When my boss asked me to lie...
via The Christian Science Sentinel

When my boss asked me to lie

Is this really who you want to be? That was the question echoing through my head when my boss asked me to do something dishonest. And I knew the answer: No. But I felt stuck. 

I work in a warehouse that receives and stores expensive items valued well into the thousands of dollars, so we have a responsibility to be careful as we’re handling these goods. 

Recently, a new employee—who was still learning the ropes—was opening one of the most expensive types of items we receive and accidentally cut too far into the packaging, causing severe damage. 

My manager was also out in the warehouse and saw what happened. He said that because it was such an expensive piece, we should rough it up some more to make it appear as though it was shipping damage. 

As part of my job, I have to email clients to let them know if anything arrives damaged. Having to send an email about the item after my manager had further ruined it so we wouldn’t have to take the blame made my skin crawl.

I was raised to be moral and to think for myself, and as a Christian Scientist, I’ve also always appreciated the idea that God is Principle. To me, Principle means rules, order, honesty, and discipline, so to feel close to God and guided by God to do what’s right, I want to express those qualities always. But in this case, I felt like I hadn’t been able to because of my boss’s actions. 

I called my dad during my lunch break, crying and feeling so confused and unsure of what to do. As we talked through the situation, Mary Baker Eddy’s poem, “ ‘Feed my sheep,’ ” came to thought, and the last verse is what stood out to me:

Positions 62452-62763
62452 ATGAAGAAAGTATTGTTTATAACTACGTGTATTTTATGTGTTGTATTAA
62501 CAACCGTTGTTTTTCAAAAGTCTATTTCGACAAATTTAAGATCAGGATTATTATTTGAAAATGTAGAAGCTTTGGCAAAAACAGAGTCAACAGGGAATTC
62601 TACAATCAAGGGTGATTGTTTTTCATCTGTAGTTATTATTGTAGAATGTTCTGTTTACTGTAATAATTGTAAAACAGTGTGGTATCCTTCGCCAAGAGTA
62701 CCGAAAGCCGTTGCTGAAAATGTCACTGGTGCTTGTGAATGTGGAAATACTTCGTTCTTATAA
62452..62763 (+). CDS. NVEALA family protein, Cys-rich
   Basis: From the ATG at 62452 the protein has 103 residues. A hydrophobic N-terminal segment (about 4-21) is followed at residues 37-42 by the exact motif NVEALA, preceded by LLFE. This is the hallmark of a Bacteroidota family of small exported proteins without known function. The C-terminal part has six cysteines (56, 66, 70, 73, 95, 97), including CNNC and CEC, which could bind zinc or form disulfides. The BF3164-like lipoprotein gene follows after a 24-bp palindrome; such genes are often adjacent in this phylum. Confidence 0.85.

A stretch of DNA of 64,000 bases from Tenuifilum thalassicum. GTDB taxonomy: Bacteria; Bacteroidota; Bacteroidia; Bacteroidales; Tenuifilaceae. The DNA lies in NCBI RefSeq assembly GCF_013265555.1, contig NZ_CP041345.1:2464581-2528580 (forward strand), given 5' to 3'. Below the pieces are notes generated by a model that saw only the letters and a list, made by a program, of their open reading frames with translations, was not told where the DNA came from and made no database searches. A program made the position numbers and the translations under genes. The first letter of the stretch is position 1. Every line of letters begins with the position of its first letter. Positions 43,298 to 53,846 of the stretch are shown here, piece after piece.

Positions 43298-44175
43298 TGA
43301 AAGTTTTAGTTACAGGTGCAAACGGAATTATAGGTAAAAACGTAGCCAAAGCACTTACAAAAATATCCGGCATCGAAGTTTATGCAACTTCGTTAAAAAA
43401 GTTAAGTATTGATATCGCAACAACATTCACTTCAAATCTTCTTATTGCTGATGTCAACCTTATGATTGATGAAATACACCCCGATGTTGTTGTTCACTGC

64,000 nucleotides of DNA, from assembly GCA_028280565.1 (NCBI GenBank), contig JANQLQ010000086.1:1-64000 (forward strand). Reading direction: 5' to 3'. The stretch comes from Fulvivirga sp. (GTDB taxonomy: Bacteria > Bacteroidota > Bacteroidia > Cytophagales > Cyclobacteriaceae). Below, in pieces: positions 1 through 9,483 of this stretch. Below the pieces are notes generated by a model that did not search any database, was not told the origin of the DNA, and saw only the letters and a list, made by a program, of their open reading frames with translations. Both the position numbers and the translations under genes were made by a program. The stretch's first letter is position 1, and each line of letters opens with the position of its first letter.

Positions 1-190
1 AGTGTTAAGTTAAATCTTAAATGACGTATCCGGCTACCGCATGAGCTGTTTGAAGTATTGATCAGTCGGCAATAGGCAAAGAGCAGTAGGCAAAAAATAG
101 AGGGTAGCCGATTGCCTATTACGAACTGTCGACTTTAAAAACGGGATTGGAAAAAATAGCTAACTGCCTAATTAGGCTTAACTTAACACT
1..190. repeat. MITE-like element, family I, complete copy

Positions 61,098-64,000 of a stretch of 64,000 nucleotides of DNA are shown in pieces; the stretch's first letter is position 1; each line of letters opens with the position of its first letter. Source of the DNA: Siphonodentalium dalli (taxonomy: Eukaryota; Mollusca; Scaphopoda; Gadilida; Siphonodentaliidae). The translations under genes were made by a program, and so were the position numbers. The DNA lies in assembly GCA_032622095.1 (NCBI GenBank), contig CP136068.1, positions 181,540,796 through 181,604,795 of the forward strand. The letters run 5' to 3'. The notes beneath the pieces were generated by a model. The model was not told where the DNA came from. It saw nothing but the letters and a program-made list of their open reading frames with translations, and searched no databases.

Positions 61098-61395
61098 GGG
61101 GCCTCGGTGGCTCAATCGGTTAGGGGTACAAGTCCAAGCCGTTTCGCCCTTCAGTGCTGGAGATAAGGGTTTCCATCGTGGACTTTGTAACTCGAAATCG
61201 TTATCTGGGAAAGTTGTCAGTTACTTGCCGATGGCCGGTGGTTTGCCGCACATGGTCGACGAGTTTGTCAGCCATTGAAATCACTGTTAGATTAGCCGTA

So, when day grows dark and cold, 
   Tear or triumph harms, 
Lead Thy lambkins to the fold, 
   Take them in Thine arms; 
Feed the hungry, heal the heart, 
   Till the morning’s beam; 
White as wool, ere they depart, 
   Shepherd, wash them clean. 
(Poems, p. 14)

I realized that sending the email had made me feel dirty. But I kept praying throughout the day, trusting that God would wash me clean and guide me to whatever I needed to do to help make things right. 

Later that afternoon, I was getting a ride home from the owner of the company, and it felt right to ask him about what had happened. In the course of the conversation, he told me that because of the expense to our warehouse, it was easier just to have the original company send a replacement item. 

Now my head was spinning! I know the owner and his family as moral and ethical and incredibly hardworking. But it was hard not to see them in a different light now. That night, as I struggled to figure out what to do, I prayed to see them correctly—as the expression of Principle, just as I am. I knew that seeing them this way could help bring out more of who they really are as honest and ethical and that this could help rectify any bad decisions that had been made.  

The next morning, it felt like the right thing to tell my manager that I wasn’t willing to ever send a dishonest email again. He said he would respect my wishes. Later, the owner let me know that he and my manager had talked and that he understood how I felt. I appreciated that, and I continued to pray and recognize that everyone is the expression of Principle. 

Later, as the owner was leaving for the day, he came out to say goodbye and also mentioned that we were taking responsibility for the damaged item. They were doing the right thing! I’ve never smiled so widely at work. The joy I felt about standing up for what was honest, even though it felt incredibly scary, was immense.  

This experience reminded me of the story of Moses in the Bible, and the courage he expressed in facing the much bigger problem of a tyrant king and the assignment to lead the children of Israel out of slavery in Egypt. As Moses demonstrated, although running away from difficult things might seem easier or less scary, making the right decision always has the power and might of God backing every step.


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